Also, no games outside the division means a reduction in home dates for most teams, most years. That's a lot of dough for TV to cover.

07-17-2009, 06:54 PM
If the idea of a playoff would be to open it up to give a Utah or TCU a chance to possibly win a national title then how does a system where 40% of the teams aren't even included work even begin to make sense.

I'm all for reorganizing conferences and having a nice balanced regular season schedule with a small (12 teams or fewer) tournament at the end of the season, but this idea is dumb.

07-17-2009, 09:50 PM
I recall reading a few years ago a suggestion that the power basketball schools break away from the NCAA, as well. I hate some of the NCAA's rules, particularly the one where a coach and/or certain players can put a program on probation, but then leave and escape any penalties, while the new coach and new players (who had nothing to do with it) are left to pay the penalty. So it wouldn't bother me to see the NCAA lose it's elite programs.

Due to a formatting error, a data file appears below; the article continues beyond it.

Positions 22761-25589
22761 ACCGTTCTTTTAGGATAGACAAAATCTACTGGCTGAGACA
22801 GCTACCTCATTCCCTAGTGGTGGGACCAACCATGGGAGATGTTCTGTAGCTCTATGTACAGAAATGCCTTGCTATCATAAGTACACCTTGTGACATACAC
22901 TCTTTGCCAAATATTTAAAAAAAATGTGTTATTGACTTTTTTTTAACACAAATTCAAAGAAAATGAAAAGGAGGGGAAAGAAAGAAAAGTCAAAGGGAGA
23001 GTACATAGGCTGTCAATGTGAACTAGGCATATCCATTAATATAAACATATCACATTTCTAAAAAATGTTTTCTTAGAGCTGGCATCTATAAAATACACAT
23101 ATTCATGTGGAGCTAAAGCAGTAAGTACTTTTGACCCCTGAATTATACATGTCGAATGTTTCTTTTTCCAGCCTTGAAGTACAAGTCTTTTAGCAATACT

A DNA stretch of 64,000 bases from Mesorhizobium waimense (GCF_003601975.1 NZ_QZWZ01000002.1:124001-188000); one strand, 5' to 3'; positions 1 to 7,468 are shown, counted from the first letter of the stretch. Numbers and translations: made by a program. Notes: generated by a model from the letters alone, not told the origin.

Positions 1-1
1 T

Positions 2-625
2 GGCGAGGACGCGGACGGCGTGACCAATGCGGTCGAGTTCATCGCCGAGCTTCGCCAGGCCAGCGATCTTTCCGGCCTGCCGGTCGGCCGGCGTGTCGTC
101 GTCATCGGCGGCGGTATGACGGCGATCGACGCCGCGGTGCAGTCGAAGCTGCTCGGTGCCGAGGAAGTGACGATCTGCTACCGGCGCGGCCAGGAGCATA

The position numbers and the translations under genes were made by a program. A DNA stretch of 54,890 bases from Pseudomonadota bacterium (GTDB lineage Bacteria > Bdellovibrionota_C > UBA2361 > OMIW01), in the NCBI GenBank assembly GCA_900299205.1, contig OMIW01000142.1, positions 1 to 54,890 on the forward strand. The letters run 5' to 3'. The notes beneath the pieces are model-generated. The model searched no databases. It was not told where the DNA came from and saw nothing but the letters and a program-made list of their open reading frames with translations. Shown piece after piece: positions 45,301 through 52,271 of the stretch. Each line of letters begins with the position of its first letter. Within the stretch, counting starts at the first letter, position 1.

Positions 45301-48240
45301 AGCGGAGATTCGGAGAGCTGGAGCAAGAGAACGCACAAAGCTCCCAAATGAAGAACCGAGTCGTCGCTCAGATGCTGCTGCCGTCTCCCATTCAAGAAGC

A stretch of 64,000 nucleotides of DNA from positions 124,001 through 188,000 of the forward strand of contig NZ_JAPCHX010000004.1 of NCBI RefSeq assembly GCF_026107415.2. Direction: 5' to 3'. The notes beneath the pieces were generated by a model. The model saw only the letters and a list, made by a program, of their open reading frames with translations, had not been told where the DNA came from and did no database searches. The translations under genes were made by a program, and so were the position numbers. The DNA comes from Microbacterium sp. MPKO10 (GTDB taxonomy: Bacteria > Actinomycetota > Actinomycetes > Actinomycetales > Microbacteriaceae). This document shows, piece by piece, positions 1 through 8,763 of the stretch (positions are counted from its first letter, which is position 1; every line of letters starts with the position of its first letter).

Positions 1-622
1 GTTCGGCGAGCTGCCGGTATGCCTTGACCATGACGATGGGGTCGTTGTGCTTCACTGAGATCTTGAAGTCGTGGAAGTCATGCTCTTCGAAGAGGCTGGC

On the other hand, I wouldn't like anything that would break up the conferences as we now know them, as is suggested in the article above.

Hoosier Red
07-17-2009, 10:50 PM
My guess is if the major conference football and basketball programs left the NCAA, they would impose improved rules. They would more than likely make SMU of the 80's look clean.

Caveat Emperor
07-18-2009, 04:57 AM
I love it when big-school proponents theorize new and exciting ways to marginalize the little guys.

But hey -- whatever keeps Appalachian State or Toledo from ever playing Michigan again, right?

07-18-2009, 09:27 PM
I love it when big-school proponents theorize new and exciting ways to marginalize the little guys.

But hey -- whatever keeps Appalachian State or Toledo from ever playing Michigan again, right?

Aw, c'mon Caveat. Everyone knows that the Mid-Major conferences and Division I-AA (or FCS or whatever it's called now) only serve as cupcakes for the big schools. ;) Major conference schools are never overrated.

07-19-2009, 02:17 PM
Sign me up for the mentioned Soccer version where teams are up and down

Hoosier Red
07-20-2009, 09:43 AM
Sign me up for the mentioned Soccer version where teams are up and down

IU has now been relegated to the MAC, than the Sun Belt.